I know I’m a deeply weird person for a lot of reasons. One of them is I can eat the same thing for years without getting bored of it, barely thinking about it because I know it’s good for me and I know what’s in it. I find comfort in routine and take pride in making something the best I can through a long process of refinement.

Cultivating a taste for new food requires exposure. I had to try to make new things in the kitchen. I traded recipes with friends. I came across my favorite and most-referenced, still-heavily-used-today cookbook, the Veganomicon. I adopted the basic spirit of the movie Forks over Knives—adhering to a whole food, plant-based diet as much as I could, leading myself by the fork, by making food that tasted good to me.

Some non-vegan standbys weren’t easily replaced, but others like oatmeal served as the foundation for more fruits in the morning with mix-ins of shredded coconut and sunflower butter.[11] I built up a pantry of staples—I love garbanzo beans and learned to make a double batch of hummus that was much better than store-bought and less than half the price.[12] I tried out new-to-me spices like cumin and coriander, and added them to my arsenal of chili flakes, paprika, and dill. I wood-shopped some “spice bleachers” in the kitchen so I could see all of the spices at a glance to keep my options open.

It’s not all joy, but I still try to find the pleasure in both preparing and eating food. Part of it is ritual—like the difference between taking the time to enjoy a record spinning on the turntable versus swiping a selection on a glowing device.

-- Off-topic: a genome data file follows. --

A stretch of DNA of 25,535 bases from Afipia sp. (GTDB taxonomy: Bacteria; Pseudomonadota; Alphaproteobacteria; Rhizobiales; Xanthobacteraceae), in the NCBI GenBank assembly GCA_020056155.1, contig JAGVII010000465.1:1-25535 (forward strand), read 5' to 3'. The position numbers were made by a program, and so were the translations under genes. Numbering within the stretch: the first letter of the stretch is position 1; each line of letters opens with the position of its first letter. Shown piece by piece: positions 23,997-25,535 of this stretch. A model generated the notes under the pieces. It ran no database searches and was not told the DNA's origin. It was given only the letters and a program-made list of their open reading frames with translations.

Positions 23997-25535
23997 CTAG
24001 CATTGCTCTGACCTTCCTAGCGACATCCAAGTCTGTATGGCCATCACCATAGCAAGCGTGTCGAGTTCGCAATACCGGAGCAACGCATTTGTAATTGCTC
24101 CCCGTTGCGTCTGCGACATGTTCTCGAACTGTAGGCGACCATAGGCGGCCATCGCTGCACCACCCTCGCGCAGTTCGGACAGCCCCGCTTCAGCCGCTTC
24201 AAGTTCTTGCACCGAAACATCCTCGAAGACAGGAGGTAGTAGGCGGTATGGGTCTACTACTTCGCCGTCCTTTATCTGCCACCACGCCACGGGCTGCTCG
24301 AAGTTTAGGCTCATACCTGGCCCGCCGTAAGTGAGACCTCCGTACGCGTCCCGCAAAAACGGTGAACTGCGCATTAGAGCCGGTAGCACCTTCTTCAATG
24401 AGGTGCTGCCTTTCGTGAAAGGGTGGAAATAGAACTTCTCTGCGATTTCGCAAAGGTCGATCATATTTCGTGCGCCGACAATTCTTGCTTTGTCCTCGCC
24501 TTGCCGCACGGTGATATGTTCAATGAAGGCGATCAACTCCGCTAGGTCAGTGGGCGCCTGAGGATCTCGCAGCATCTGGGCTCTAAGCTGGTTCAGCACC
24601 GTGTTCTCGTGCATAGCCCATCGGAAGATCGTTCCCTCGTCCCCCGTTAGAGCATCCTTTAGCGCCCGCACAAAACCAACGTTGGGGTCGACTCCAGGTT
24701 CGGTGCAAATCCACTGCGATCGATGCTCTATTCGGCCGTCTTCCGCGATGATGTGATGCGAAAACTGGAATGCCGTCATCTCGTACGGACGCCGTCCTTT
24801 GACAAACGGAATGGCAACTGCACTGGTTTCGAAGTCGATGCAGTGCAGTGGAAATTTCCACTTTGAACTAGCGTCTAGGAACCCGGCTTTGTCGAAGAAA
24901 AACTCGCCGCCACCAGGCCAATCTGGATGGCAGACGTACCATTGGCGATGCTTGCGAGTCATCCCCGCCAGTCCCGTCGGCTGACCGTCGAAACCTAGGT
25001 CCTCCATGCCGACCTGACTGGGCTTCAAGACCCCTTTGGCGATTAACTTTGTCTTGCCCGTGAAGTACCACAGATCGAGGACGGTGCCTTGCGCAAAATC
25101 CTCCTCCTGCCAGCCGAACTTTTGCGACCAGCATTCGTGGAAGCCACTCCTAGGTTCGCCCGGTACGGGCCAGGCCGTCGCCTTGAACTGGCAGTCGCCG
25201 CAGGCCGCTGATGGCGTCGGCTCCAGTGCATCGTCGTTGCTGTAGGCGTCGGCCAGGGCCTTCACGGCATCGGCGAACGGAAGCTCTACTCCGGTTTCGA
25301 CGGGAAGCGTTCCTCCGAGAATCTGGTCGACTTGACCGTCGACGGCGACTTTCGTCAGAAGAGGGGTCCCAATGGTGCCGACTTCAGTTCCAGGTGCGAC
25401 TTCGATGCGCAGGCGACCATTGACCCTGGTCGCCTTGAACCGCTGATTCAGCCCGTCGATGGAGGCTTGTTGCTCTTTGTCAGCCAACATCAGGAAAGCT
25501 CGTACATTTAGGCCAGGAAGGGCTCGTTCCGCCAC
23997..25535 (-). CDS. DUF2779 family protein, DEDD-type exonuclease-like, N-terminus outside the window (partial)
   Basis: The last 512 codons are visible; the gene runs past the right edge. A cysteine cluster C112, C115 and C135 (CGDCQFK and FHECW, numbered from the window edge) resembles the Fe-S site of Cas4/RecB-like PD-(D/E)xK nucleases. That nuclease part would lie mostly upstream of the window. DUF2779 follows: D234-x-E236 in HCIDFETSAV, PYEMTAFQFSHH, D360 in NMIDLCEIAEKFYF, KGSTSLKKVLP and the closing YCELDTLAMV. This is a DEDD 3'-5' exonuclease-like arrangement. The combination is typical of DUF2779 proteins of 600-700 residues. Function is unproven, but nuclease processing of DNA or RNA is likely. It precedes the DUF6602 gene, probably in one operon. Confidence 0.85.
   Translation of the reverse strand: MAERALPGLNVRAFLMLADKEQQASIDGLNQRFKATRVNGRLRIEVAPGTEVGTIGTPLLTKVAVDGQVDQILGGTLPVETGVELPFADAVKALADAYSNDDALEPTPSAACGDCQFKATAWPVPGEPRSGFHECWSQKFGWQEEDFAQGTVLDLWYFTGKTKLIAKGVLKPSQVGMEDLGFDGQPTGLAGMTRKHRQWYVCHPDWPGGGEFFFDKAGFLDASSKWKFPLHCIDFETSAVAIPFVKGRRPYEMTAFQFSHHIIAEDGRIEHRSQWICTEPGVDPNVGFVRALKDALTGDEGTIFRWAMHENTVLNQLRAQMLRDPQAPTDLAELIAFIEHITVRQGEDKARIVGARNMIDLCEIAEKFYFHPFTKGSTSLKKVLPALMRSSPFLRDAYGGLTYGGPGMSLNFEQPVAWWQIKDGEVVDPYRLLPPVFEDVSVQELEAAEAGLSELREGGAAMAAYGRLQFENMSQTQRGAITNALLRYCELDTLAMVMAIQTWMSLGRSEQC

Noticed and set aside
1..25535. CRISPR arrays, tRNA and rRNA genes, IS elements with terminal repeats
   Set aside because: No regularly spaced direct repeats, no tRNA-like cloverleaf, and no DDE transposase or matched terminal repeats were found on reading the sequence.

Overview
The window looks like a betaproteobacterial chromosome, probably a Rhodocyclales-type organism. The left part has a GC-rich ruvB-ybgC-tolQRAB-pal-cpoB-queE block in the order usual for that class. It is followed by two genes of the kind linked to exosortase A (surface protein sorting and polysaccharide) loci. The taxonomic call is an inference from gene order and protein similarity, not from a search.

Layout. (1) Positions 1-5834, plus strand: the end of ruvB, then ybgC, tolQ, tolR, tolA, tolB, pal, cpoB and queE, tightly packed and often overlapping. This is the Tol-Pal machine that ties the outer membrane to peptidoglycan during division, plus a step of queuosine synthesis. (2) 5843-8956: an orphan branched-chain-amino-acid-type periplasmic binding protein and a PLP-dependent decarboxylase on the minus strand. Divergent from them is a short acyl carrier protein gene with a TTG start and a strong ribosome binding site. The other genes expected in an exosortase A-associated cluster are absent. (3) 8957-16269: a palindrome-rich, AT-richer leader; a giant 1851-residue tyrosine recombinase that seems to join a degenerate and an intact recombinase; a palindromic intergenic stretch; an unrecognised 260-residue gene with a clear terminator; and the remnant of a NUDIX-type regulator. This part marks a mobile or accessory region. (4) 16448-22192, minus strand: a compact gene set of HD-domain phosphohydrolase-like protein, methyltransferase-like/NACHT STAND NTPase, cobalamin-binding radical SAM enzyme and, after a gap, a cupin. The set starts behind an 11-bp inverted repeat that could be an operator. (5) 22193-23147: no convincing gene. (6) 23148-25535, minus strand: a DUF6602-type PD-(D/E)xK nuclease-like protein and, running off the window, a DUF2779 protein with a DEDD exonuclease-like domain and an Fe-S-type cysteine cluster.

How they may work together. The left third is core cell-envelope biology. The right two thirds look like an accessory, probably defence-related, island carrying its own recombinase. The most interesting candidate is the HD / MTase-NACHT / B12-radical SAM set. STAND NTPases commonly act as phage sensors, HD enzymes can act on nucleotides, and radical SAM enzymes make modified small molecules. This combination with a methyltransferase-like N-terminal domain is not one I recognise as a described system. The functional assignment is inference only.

I approached exercise in a similar way. I’m just not suited for a gym. I found what worked for me. I first explored my neighborhood by walking and then discovered the greater L.A. area by cycling through it.


All Food Cops Are Bastards


Okay, so now a little bit about vegans. This is one of the times when it’s totally cool to kill the messenger. I agree with the message, but there are some well-earned stigmas associated with vegans and their veganisms. There’s no shortage of self-entitlement, clueless levels of privilege, and “kale will solve everything!”-isms that make vegans easy to hate and mock.[13]

A lot of vegans are fucking arrogant and classist. There’s no shortage of terribly over-priced vegan restaurants in Los Angeles or pricey pre-packaged vegan options at the grocery store. I’m a cheap bastard and a hungry person. In good conscience, I can’t spend ten dollars for a meager portion (fuck you dollar-coin “pancakes” and half-sized “open face” sandwiches), walk away hungry, and return visit to a restaurant. Fortunately, Los Angeles is lousy with non-bougie vegan options in unpretentious strip malls and modest storefronts—Mexican, Salvadoran, Peruvian, Thai, Indian, Chinese, Korean, Ethiopian, Mediterranean, and Sri Lankan joints—that don’t necessarily advertise they’re vegan or vegan-friendly but rock both ample portion size and reasonable price. 

Eating a plant-based diet is often unfairly and incorrectly viewed as being an expensive lifestyle, limited to people with lots of money and access to grocery items only found in big city stores. This can be true if you’re buying a lot of plant-based meat and cheese alternatives and processed foods. If staple food items like beans, grains, legumes, and produce are the center of your plate, they can be as cheap as any other diet. Dollar stores and international markets often have lots of these items available.